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Zero is the Wrong Number

May 1st, 2007 by dk

I think the “Zero Footprint” model for responsible planetary citizenship is insufficient and dangerous. I think it’s rooted in a liberal self-hatred that seems a residue of or reaction to white privilege. It does seem to me to be a white Western thang. I think it’s why we so easily dismiss bleached flour, cane sugar, Basmati rice, and plain vanilla ice cream — white is bad. Even our laundry detergent has to have little specks of color in it to show it’s “whiter than white.” But I digress, and I hate myself for it. Just so you know.

Think about it. Zero Footprint says it would be better if I had never been here. That’s not what we learned in Boy Scouts. The goal isn’t to leave a campsite as we left it, but to leave it better. Since we’re not in a stable situation climate-wise, getting to zero is an arbitrary spot, and insufficient at that. It’s narcissistic, but also deeply self-immolating. Lynn Marguilus, a famous biologist at Harvard and the mother of Carl Sagan’s son, refers to humans as “mammalian weeds.” The world would be oh-so-much better if we just went away, or even better if we had never trod this beautiful world. Zero Footprint.

Maybe she’s right, but what of it? Must it always be so? If our greed has made us uniquely destructive, can’t our charity be mobilized to make us an equally powerful force for good? Can any of the many forces beneath us in the food chain bring redemption to themselves and their environment? Isn’t that belief what all this activism sits on top of? (See what I mean about questions?)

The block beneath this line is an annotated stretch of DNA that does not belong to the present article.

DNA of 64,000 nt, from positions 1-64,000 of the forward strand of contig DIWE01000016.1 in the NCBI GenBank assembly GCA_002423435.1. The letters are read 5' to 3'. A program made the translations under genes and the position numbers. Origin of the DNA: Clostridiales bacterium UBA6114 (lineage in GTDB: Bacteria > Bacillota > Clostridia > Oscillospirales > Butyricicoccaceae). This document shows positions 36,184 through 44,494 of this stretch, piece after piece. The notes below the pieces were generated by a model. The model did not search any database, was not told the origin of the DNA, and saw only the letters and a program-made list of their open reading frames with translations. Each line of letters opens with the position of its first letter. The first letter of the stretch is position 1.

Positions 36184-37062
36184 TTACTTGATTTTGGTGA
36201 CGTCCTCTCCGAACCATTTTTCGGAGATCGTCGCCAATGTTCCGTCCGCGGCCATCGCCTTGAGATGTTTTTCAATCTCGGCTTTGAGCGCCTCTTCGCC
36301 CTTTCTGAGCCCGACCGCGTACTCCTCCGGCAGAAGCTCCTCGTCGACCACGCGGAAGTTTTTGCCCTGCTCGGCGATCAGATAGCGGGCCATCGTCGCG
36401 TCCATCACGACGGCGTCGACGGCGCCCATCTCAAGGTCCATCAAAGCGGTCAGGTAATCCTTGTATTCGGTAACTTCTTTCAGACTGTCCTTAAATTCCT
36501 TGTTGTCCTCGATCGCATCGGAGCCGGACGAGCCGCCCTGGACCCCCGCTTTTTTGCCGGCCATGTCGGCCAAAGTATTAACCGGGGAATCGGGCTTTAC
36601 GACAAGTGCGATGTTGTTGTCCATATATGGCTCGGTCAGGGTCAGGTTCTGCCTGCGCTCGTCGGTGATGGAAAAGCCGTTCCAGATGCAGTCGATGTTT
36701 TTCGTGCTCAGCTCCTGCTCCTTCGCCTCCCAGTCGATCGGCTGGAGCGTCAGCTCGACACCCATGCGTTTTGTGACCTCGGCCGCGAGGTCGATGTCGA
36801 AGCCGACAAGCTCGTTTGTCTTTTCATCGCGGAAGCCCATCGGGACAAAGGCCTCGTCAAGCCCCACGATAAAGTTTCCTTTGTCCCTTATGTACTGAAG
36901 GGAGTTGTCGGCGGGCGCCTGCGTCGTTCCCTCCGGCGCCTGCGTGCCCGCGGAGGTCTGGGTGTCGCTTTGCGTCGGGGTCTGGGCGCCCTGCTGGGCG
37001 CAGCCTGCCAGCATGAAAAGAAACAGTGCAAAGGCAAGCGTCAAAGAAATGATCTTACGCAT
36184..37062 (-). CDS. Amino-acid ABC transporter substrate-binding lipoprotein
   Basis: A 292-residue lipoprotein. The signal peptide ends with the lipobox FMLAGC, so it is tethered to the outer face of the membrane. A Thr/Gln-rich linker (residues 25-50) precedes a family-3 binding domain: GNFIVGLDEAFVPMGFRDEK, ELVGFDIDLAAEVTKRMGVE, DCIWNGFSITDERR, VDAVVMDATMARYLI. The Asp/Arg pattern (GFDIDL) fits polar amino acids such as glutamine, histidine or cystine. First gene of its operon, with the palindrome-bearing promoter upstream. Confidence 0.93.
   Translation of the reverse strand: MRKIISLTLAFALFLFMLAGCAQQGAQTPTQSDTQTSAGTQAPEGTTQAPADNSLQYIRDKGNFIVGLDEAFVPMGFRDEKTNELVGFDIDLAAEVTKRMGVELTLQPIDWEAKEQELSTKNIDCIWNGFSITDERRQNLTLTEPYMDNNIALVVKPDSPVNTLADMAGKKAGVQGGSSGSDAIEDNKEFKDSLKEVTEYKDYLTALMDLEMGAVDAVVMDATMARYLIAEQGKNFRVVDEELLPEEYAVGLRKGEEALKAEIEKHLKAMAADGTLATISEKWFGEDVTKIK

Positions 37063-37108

Here’s a better model than Zero Footprint to consider, one that expresses charity and equality and community and longsightedness. It’s analogous to the Sister City program, and maybe it could be connected to it. We in Eugene have a sister city in Nepal (Katmandu). If every American partnered with another human elsewhere, we could measure our carbon footprint together. This sets the bar for us lower initially (since it’s the average of the two humans), but adds two other aspects: context and community. As others are lifted out of poverty, their carbon footprint will get larger, so ours will need to get smaller — but other problems (like starvation and civil unrest) will also be abated. If the resulting sacrifice is not sufficient for you, adopt a rich person and strive to make your collective Footprint Zero. Either way, the goal is Zero, but not Null. There are now two of you. Then we’ll imagine being connected with the choices and fate of another human — one who we cannot fully control.

Isn’t that what’s so deeply so? Aren’t we all in this together? Loving another person, making sacrifices on their behalf, lifting them up to be equal to us — this is the highest, best use of this evolutionary experiment we call self-consciousness. In the end, it’s the only hope we’ve got. The planet has a multitude of hopes ahead, many that involve cockroaches but not humans, or with no life as we know it but also without us knowing it. The father of modern chemistry posited the conservation of matter 250 years ago. All that is, will survive. Everything is being constantly rearranged. It’s only humans who are imperiled. So it’s only right that we alone can reverse what we have wrought.

I understand that Al Gore’s arguments are nascent. It’s quite brilliant to begin with the NASA photos and the idea that we can only now imagine the planet as a whole. But I think we may get where we want to go more quickly if we end the argument on a human level, imagining and being reminded of the unique joy we draw from loving another person. That uniquely “privileged position” is no “illusion.” It’s real and everyday and powerful. It has changed the world — it will again. And always for the better.

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